I’m in the process of writing a book on self defense that emphasizes the ability of women to protect themselves, focuses on the non-fighting skills that everyone can develop, and addresses the larger picture of attacks on women. Which is to say, I’m writing a feminist self defense book.
It goes without saying that I’ve been devouring the articles and essays – and Facebook posts and tweets – discussing the host of issues arising from the revelations about Harvey Weinstein et al.
But I’ve also noticed some things that trouble me in many of these pieces. Arwa Mahdawi’s piece in the Nov. 9 issue of The Guardian provides a good example. It’s not her overall point that bothers me; she’s absolutely correct about the internalized misogyny and the effect it has had on women. “Not me” has, up to now, been a lot more common than “me, too.”
Rather, it is her side comment in which she admits she does certain things because she lives in a misogynistic world that gives me pause.
And yet I put in headphones every time I leave the house, even if I’m not listening to anything, so I don’t have to hear gross comments from men on the street; I keep my keys clutched like a weapon in my hand when I walk home alone in the dark, wary of strange men.
First off, wearing headphones is a way to make yourself more vulnerable, not less. Hearing is a useful sense, one that is incredibly valuable in keeping us safe on the street, regardless of whether we are protecting ourselves from assault or from accident. If we’re not listening, we don’t know that someone is coming up behind us, whether it’s a mugger or an out-of-control kid on a skateboard.
Awful as some of the comments directed at women can be – and I’ve suffered through plenty of them – hearing them is important. Otherwise, you aren’t in a good position to evaluate whether the person calling you names is a real danger or just an asshole. That’s important information.
You can ignore the asshole or get in his face and tell him to shut up. But if the man is dangerous, you will want to take other action to protect yourself.
I realize that the wearing of headphones and earbuds is widespread, and not just for purposes of shutting out cat-calls. Every day I walk past people with their ears blocked, some of them staring down at their phones as well. But that doesn’t make it a good practice. Crime may be down, but accidents aren’t. 6,000 pedestrians died in traffic accidents in 2016 – a sizable increase over previous years. And crime isn’t down so much that people can afford to stop keeping an eye and an ear tuned for troublemakers.
Practical advice for staying safe on the street is important – I’m devoting a lot of my book to it and have lectured about it for years – but referring to that in an essay on sexual abuse and harassment by powerful men focuses our attention on the wrong part of the problem. While both street attacks and assaults by the powerful are part and parcel of our misogynistic culture that says women are infinitely available for male use and abuse, there are some important differences.
For one thing, the street attack by a stranger is the story women have been told all our lives, the one that’s supposed to keep us scared, to make us turn to the powerful men so they can “protect” us (and collect their reward). But in the case of rape and sexual assault, the risk of attack by a stranger is considerably lower than the risk of attack by someone known to the victim.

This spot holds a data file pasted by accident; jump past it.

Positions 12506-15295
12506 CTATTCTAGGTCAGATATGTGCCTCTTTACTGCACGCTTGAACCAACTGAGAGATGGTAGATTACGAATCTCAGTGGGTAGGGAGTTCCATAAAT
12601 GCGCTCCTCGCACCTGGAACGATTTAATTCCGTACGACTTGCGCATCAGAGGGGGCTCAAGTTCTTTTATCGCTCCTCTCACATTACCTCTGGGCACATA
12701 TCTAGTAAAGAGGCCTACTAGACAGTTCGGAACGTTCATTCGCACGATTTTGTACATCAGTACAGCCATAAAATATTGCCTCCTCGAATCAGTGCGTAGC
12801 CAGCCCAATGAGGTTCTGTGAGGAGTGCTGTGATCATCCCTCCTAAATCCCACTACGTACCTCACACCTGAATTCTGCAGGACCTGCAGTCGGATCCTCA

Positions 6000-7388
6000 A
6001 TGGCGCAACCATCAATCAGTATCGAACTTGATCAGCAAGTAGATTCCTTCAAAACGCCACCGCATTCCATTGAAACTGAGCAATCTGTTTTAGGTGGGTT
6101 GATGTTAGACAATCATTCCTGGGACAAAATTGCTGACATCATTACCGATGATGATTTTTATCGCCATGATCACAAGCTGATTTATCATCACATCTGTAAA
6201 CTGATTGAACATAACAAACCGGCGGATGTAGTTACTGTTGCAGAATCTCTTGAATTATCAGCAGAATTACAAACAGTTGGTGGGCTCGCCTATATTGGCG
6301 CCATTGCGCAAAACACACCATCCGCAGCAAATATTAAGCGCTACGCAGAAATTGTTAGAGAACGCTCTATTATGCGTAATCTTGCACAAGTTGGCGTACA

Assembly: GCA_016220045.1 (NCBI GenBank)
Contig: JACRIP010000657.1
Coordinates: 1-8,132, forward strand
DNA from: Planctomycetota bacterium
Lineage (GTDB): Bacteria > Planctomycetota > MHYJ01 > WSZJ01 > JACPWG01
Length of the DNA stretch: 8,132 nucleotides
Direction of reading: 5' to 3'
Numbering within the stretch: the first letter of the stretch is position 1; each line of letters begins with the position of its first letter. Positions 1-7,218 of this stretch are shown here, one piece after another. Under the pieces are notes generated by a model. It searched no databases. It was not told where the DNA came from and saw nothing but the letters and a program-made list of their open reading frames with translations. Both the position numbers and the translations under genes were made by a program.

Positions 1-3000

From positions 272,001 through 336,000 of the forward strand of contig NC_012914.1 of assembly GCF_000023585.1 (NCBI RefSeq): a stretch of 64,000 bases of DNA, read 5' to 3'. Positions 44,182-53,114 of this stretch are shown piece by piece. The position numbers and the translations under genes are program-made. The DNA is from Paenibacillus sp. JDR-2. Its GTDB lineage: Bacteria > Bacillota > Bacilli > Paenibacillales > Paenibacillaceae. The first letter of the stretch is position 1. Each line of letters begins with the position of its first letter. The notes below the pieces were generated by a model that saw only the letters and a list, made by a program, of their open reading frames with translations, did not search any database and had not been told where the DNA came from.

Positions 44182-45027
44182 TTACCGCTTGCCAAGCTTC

Recent Bureau of Justice Statistics indicate that only about 22 percent of such attacks are committed by strangers. And while a significant number are committed by intimate partners or relatives, 38 percent are by acquaintances. That obviously includes powerful men.
The practical skills of self defense can be used against the boss or Hollywood producer or other powerful man who is trying to force sex on a woman. But while kneeing such a man in the groin or laughing when he pulls out his penis may forestall the attack, it won’t necessarily protect a woman against the damage he can – and likely will – do to her career. A woman’s instincts may well warn her she shouldn’t be alone with this man, but she may not have a choice if she wants a good role or to keep her job.
All the street attacker has is his misogyny and the idea that men can always do what they want with women. The guy who signs the paychecks or hires the actors has money and power as well. That’s a harder thing to fight. If you want to be a star, you have to deal with the people who make the star-driven movies. And those people are mostly men. The same thing is true in all too many work situations.
Self defense skills – including, but not limited to, fighting – can protect you against street harassers. They’re also useful in dealing with so-called “date rape” – attacks by acquaintances growing out of social interactions – or in any situation in which a woman doesn’t need to consider the repercussions of offending the attacker.
But while those skills may well help women come up with a practical response when they’re assaulted by a powerful man, they aren’t the perfect solution to that problem. Right now a lot of women are speaking out and, for once, things are happening. That needs to continue, but there’s always the possibility of a backlash. Some women are going to suffer a lot for speaking out.
Among other things, we need a lot more women in positions of power. Several years ago, the U.S. Senate held hearings on sexual assault against women in the military. Sen. Kirsten Gillibrand asked a lot of very pointed questions and, for once, nobody made jokes about the subject. But the efforts to change the policies were unsuccessful.
Right now there are 21 women senators – enough to ensure that the discussion of the problem was respectful, if not successful. Perhaps when we have more than fifty, we’ll get significant improvements in the military policies. And in a lot of other ones as well.